We recently headed to sunny Birmingham for the Institute of Engineering and Technology's Gender Parity in Engineering Conference and learned some cool stuff to mark International Women in Engineering Day.
One of the workshops that really got us thinking focused on influencers, with the aim of getting more young people into Science, Technology, Engineering and Mathematics (STEM). Giving young girls good role models to look up to in engineering can encourage them into the field and therefore increase its gender diversity.
Parents, relatives, friends, teachers and celebrities can be some of the key influencers in a young person’s life. These relationships have significant effects on the opinions young people form, the things they are exposed to and the choices they make. All of these groups can be key in teaching young people about the options and opportunities they have to take advantage of.
So how can each of these groups help young people into engineering roles? Let’s break it down.
Through networks, school communications and family groups, parents can be informed about engineering careers, the sort of salaries engineers can work towards and the opportunities available.
Sharing the message that STEM can open doors to all sorts of exciting careers might help parents to encourage their children into the field.
41% of teachers stated that if asked by a child for advice about careers in engineering, they feel they wouldn’t know enough to support them.
So how can we ensure teachers are informed on the options they can offer to their students? Teacher associations, social media groups and CIPD resources can be a great place to start to learn more information on engineering roles, industry trends and opportunities which they can pass on to their students.
Having role models to look up to is vital for young people. We recently got to chat with Felicity Furey, an Australian social entrepreneur, engineer and leader in all things diversity, who advocates for role models in the engineering industry.
A pretty inspiring ambassador herself, Felicity works to educate girls more on careers in engineering to make the sector more diverse. By hearing stories of successful female engineers and how they got to where they are, careers that may have seemed hard to reach start to open up.
In a world of Instagram models, Love Island and fashion bloggers, 57% of parents admit to being worried that their children aren’t looking up to real-world, relatable figures. But with children increasingly reaching out to celebrities for career advice, is there something that can be done to promote STEM in this way, to show people that STEM is cool?
Young people looking up to the likes of Bill Nye, Elon Musk and Jennifer Doudna can have a more positive effect and lead them down career paths they may not have taken if they were just following typical ‘celebs’.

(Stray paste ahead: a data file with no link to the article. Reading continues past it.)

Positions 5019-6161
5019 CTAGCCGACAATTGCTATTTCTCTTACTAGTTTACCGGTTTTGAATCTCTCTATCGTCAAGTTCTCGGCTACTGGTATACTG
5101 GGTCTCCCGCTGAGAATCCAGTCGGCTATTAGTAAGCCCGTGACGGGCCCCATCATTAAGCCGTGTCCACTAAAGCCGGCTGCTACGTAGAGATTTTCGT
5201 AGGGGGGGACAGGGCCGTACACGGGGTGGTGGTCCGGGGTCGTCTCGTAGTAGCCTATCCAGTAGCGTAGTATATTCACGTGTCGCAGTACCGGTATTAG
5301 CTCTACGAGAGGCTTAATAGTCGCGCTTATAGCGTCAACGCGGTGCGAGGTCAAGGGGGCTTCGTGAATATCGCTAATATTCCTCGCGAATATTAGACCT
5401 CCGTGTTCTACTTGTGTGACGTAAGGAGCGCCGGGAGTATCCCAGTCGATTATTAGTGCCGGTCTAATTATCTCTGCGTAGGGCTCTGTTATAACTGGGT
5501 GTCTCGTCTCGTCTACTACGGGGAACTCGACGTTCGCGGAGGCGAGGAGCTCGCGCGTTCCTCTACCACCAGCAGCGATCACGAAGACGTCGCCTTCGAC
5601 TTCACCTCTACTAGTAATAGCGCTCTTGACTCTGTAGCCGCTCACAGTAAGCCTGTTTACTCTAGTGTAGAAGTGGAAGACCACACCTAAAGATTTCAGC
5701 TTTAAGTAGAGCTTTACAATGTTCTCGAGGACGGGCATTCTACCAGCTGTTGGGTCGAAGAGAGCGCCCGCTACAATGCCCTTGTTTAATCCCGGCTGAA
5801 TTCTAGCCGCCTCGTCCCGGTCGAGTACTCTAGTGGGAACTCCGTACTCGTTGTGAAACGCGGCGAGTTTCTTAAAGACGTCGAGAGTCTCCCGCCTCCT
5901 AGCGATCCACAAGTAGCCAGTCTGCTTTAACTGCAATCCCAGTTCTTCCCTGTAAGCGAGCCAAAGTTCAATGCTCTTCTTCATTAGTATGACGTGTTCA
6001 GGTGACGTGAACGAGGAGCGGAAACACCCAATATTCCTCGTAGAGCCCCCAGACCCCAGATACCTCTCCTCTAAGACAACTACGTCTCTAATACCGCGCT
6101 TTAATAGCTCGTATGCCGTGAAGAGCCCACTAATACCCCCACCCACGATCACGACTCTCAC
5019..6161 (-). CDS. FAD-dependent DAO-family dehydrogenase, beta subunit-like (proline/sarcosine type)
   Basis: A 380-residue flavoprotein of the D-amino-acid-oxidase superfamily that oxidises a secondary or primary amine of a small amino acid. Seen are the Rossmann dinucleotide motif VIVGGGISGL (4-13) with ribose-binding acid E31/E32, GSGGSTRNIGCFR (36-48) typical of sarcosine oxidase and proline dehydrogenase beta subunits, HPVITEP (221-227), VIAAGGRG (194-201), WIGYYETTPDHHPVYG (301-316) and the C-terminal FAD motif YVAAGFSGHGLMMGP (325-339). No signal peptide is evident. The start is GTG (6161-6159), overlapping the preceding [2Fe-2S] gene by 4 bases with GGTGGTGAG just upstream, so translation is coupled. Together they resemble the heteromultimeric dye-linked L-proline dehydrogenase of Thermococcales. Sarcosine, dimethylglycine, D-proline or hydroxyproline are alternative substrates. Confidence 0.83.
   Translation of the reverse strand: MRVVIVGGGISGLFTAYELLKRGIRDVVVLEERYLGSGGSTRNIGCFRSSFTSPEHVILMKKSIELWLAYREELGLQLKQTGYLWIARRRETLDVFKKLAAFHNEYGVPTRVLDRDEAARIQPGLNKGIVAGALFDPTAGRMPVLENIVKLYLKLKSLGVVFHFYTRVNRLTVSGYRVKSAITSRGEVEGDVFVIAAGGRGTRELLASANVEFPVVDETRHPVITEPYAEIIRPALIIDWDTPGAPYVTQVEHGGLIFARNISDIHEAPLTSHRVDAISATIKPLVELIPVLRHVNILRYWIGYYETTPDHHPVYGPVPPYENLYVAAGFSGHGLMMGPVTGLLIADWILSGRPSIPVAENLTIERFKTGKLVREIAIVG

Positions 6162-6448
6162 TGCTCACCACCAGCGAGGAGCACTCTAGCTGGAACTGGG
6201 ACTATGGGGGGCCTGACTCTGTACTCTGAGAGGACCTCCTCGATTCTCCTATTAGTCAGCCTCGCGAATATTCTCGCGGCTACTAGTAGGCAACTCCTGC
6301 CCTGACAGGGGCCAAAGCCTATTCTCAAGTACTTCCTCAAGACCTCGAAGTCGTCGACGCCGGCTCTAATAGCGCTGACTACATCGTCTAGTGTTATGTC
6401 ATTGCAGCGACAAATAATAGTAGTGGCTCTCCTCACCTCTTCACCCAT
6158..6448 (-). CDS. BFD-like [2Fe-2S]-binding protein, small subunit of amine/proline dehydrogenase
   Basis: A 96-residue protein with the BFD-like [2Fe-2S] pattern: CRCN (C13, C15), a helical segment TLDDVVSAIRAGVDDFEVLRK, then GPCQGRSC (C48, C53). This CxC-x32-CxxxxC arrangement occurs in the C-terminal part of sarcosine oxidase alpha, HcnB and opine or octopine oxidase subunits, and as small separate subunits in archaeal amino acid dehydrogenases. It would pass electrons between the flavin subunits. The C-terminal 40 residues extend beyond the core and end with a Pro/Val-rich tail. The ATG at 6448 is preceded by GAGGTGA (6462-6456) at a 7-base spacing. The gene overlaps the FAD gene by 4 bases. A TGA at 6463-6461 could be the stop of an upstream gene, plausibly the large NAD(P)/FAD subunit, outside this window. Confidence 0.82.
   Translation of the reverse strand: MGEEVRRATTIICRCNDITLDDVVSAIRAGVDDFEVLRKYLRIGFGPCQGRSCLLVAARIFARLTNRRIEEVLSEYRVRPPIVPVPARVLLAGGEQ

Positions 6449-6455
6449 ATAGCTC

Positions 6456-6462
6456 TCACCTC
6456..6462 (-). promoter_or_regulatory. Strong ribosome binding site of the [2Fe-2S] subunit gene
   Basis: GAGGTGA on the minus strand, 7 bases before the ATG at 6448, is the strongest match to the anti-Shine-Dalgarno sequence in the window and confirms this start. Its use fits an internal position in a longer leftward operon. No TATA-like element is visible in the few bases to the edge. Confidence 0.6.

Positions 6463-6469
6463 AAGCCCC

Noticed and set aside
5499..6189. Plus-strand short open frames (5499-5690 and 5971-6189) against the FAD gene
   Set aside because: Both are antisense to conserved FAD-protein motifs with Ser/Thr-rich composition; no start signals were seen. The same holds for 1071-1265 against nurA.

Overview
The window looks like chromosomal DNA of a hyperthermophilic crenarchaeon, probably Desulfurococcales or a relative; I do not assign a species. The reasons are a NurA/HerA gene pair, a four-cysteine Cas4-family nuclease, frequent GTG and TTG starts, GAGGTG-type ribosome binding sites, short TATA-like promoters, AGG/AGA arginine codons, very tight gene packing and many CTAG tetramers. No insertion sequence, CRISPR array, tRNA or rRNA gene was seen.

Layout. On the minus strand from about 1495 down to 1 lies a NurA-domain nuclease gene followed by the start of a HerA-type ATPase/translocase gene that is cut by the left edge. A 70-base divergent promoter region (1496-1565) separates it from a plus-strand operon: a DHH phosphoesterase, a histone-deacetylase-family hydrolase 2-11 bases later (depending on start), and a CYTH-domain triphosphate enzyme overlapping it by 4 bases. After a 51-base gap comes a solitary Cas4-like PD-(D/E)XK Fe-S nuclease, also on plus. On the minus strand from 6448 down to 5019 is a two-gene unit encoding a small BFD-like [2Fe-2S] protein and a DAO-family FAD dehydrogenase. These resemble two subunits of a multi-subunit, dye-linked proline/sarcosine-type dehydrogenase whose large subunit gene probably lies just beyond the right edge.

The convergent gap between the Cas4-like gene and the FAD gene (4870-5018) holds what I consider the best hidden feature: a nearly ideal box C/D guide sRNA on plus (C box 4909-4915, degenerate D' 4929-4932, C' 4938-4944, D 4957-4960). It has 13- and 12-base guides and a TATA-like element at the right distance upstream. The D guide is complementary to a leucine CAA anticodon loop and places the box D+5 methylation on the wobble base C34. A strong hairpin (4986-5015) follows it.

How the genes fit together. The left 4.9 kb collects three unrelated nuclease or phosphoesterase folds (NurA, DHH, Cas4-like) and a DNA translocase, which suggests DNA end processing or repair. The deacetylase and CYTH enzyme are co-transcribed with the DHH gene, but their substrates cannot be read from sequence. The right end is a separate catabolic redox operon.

Where are children going to learn more?
70% of parents regularly help their children with homework, but are also likely to advise their child to ‘Google it’ when they can’t answer a question.
Children are increasingly turning to YouTube to learn more, with daily videos providing a wealth of information and entertainment. Bloggers and vloggers are popular amongst young people for their digestible content and many are even more relatable as teenagers themselves!
Influencing for good
There are compelling stats around the power of influencers, particularly social media influencers. A quick Google search tells us that the top 10 YouTube influencers earned $180.5 million in 2018. So how can we use this for more than just selling stuff? How can we use advocacy for good?
At Synergy we always start with the end goal. What are we trying to achieve? For example, an increase of XX% in the number of females applying for apprenticeships by XX year.
With clarity on the end goal and therefore your audience, you can start to think about identifying the influencers that will help you reach that audience. Are they leaders, peers, celebrities, colleagues, politicians etc?
Once you’ve found your influencer, you need a plan. What do you need them to do, why and when? What information and support can you equip them with to make sure they really can deliver your key messages?
Turn your plan into reality and get your influencer….influencing. Go live. Start the conversation and make sure to measure it. Advocacy is a powerful tool but only if you can demonstrate the impact it has.
We’ve been working with some brilliant brands to implement influencers programmes, helping to make positive changes in their organisations through their most passionate people. If you’d like to chat more about how influencers could help in your business, get in touch.